Check surrounding TAFS for other aerodromes that are in your vicinity. It will be nice knowing what the weather is doing should you have to divert or if you want a picture when wx is expecting to deteriorate.

Become proficient in energy management with operating aircraft on unsealed surfaces. If you are doing a 180 on a runway with loose stones you’re NOT going to want to pinch a brake and come to a standstill rev’ing the engine bringing stones up into the propellor. Your boss won’t be impressed and it’s a classic sign of inexperience being rough on the gear. This also applies to getting moving, obviously if you are heavy and perhaps you didn’t park in a nice spot to get rolling you will require some power to get moving. Use the power and keep moving, too little power will have you at a crawl and you’re better off to taxi with a ‘positive’ forward speed preventing sitting on small stones being sucked up into the propellor. You’d be surprised that a lot of the lessons learnt in a 152 apply the same to a B200 Kingair.

Just because other aircraft are going flying doesn’t mean you should be. If there is low cloud/fog and even if conditions might be improving by the minute, it is not professional to send it in the soup for a few seconds and getting above a cloud layer. It’s not legal for VFR pilots and VFR aircraft for a reason. There’s no award for saying you absolutely sent it in marginal weather in your 40 year old GA aircraft at the bar. Too many plaques on beaches...

Knowing duty times well will help you confidently manage what you can and cannot do. Flying commercially and knowing how much you can extend your duty on a given day will help your clients and yourself get home. Knowing how much rest you require before signing on the next day for an early flight is also important. Knowing if you can adjust your min sign on and min sign off times (legally) to work to your advantage will help you get the hours you want (night hours) (avaliable for charters/instructing) to fill your logbook.

Check if restricted areas are active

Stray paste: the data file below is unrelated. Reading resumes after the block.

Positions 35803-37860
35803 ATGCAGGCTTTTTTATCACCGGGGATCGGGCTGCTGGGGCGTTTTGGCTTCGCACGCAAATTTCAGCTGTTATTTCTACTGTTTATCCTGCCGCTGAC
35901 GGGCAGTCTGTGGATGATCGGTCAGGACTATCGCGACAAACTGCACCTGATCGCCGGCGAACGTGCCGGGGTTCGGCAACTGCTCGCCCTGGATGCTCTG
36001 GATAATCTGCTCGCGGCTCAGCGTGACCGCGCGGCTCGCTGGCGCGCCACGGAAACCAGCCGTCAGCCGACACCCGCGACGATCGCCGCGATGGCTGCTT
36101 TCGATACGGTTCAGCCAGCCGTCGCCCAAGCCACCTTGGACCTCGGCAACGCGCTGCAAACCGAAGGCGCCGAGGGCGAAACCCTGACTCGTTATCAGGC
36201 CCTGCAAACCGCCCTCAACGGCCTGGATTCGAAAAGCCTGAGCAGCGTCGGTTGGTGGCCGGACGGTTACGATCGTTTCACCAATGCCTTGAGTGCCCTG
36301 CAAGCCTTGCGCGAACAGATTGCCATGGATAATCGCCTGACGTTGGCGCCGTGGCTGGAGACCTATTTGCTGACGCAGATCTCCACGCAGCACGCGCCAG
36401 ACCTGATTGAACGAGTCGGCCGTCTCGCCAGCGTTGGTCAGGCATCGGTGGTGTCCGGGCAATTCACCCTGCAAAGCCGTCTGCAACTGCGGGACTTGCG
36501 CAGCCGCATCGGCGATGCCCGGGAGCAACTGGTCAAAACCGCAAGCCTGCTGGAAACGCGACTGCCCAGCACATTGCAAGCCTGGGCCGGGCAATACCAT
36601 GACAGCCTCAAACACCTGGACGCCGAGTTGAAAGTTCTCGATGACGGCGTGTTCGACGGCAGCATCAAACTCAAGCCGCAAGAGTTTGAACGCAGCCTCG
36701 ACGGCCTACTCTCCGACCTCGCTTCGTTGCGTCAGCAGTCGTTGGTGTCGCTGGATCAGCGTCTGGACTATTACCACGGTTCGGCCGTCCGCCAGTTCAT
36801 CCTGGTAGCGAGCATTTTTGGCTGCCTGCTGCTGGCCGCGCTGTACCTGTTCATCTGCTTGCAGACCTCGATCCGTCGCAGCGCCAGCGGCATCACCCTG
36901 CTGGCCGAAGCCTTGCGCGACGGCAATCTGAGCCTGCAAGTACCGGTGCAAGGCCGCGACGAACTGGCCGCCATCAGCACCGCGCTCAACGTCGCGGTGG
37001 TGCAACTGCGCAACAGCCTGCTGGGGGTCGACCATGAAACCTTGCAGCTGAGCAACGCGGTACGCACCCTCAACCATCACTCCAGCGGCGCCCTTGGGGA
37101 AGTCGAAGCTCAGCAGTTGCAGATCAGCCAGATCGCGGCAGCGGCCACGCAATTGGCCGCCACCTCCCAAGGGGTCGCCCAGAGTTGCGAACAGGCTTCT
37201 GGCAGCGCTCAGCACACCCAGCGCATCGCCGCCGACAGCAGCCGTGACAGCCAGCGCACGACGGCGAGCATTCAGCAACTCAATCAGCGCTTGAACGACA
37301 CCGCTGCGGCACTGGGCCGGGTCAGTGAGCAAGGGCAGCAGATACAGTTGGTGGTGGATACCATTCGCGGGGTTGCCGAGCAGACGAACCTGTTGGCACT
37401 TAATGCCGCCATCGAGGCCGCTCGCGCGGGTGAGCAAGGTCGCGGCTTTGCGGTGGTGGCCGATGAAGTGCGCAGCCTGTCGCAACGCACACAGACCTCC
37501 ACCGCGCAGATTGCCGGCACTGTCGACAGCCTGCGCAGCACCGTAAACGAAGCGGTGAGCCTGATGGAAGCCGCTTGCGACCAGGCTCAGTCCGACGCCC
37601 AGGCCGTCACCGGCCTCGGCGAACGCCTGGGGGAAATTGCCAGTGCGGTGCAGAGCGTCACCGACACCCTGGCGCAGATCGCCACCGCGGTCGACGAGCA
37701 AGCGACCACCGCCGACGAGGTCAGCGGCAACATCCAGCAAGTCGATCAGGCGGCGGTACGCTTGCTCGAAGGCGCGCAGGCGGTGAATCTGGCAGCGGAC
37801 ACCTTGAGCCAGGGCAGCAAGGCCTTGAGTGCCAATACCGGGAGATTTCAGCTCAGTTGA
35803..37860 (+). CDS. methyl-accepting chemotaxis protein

Check notams (head office/FIR/local)

Read those^ both again

When people make mistakes you would be surprised how much a group can learn as a whole when these items are talked about (no matter how embarrassing). When old mate next to you makes a big mistake it is important you analyse why it happened and what measures you have in place to ensure you are minimising that risk.
Freeotispriest2020 is offline  
Old 16th Aug 2020, 02:22
  #20 (permalink)  
Join Date: Nov 2001
Location: Australia/India
Posts: 3,276
Know how to hand start your engine and carry out minor repairs.
FWIW, I posted this a while ago:
As with so many other areas of aviation, hand starting engines is one in which a detailed understanding of the specific fuel and ignition system fitted to the specific aircraft is essential for success and safety. ...

If your aircraft is fitted with e.g. an injected Conti and the only way to prime it is an electrical auxiliary pump, it's going to take an enormous amount of hand swinging to get that baby started if the battery's so dead that it won't run the aux pump to prime it. At hand swinging RPMs, the EDP isn't doing much at all. (The last time I hand started an IO520 the battery still had enough charge to run the aux pump slowly, but sufficiently to prime the injection system. [T]hey start easily when swung. Very - and dangerously - easily. But only when the F:A in the induction system and the spark are correct. Speaking of the spark....)

Some ignition systems use retard breakers in the magnetos and electric aids to starting, like "Shower of Sparks" vibrators and 'SlickStart' boosters. They have complicated wiring at and from the ignition switch. That wiring is different than if the magnetos each have just a mechanical impulse coupling. [Added: And some engines only have one magneto with a mechanical impulse coupling.] The electrically boosted ignition circuits are rarer these days - at least on 'traditional' GA piston engines - but not extinct. Trying to hand start one of those engines with a flat or low battery may be, at best, impossible, and at worst, deadly, no matter how competent you are at hand swinging in general. And note that the generic model of the same engine can have different magnetos and start systems. Not all e.g. IO520s have the same ignition systems.
In short: Deep systems knowledge of the specific aircraft you are flying is essential.
Lead Balloon is offline